1814 ENGLISH POETRY 1579-1830: SPENSER AND THE TRADITION

Henry Kirke White

A Young Lady of Boston, "Lines, occasioned by reading the Life of Henry Kirk White" Rhode-Island Repository 1 (October 1814) 389.



I saw a drop whose trembling ray
Was bosom'd by a flower.
A sun-beam drew the gem away,
But Fancy in its gentle sway
Pursu'd it to a brighter day,
Gilding a fairer bower.

I saw a star whose sparkling beam,
Nature had fondly given.
I view'd it in the blue sky stream,
And as I watch'd its parting gleam,
Imagination's wakeful gleam,
Pursu'd its flight to heaven.

I heard a strain of musick steal
On evening's sacred hour,
Giving that bliss which few can feel,
It ceased — but fancy still reveal'd
That rising to a lovelier field,
It charm'd a higher power.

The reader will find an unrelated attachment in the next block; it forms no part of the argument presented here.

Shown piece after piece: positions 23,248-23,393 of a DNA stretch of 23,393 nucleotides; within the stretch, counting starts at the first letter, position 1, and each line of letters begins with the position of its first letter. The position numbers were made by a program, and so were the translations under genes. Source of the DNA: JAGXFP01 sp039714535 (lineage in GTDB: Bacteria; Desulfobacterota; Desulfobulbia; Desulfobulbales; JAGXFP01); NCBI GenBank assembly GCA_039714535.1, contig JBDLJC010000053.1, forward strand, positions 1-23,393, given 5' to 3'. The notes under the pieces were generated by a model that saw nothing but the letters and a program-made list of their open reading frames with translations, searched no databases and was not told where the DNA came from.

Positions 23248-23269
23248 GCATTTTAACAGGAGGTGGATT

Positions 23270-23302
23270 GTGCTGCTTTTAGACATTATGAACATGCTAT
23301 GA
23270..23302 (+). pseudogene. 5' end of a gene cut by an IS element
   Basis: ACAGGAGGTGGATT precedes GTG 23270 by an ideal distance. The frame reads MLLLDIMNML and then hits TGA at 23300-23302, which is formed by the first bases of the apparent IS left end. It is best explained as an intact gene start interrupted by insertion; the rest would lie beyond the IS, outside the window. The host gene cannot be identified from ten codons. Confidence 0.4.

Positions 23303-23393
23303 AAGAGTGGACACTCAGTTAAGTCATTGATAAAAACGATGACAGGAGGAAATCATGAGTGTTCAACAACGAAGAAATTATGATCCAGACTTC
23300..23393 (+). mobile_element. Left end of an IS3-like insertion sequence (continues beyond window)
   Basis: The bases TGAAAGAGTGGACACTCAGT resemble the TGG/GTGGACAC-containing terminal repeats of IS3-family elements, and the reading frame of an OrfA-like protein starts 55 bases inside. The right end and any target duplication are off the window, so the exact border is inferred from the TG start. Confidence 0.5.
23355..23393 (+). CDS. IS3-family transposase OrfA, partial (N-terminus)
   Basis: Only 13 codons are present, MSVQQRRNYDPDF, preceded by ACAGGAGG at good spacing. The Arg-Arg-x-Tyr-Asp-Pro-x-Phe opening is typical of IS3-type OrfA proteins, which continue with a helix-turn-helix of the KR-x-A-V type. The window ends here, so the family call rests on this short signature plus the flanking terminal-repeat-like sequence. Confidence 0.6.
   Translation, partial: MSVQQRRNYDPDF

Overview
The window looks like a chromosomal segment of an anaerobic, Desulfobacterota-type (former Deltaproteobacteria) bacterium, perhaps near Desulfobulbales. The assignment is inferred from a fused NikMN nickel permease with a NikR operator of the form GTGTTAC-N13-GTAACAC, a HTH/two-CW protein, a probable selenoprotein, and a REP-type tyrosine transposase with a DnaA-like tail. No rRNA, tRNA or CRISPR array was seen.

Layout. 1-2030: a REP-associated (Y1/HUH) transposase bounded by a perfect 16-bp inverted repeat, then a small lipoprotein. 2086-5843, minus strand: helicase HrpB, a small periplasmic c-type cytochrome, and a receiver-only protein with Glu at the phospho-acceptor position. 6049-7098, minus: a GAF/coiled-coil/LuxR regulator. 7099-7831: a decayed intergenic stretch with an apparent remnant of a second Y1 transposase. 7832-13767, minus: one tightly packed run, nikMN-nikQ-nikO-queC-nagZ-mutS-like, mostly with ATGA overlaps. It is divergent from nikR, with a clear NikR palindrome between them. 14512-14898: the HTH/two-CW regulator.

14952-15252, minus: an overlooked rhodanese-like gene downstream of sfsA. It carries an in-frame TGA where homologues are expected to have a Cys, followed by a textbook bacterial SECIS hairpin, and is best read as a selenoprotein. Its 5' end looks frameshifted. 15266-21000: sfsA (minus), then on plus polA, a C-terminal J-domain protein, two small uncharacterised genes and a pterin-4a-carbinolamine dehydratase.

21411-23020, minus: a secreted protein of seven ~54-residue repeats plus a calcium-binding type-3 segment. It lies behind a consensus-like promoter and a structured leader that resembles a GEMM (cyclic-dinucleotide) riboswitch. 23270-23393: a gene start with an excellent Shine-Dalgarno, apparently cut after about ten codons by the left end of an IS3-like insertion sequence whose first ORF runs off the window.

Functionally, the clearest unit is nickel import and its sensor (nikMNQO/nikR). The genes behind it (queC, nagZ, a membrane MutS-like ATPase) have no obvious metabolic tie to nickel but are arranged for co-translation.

Thus Henry trembled for a time
On earth's fast fading bloom;
Then died — but now a gem divine
Has triumph'd o'er the tomb.

Thus Henry shed his sparkling gleam
On fortune's changeful sky,
Then fled — but blest with brighter beams,
He shines a star on high.

Thus Henry's strains of sweetness, stole
On each enraptur'd ear:
Then ceased — but now a purer soul
He sings, and Angels hear.

The gem that sweetly trembles now,
The stars that gild the sky,
Soft musick, soothing sorrow's brow,
Must quickly fade and die.—
The soul alone will ne'er decay,
But sparkle in eternal day.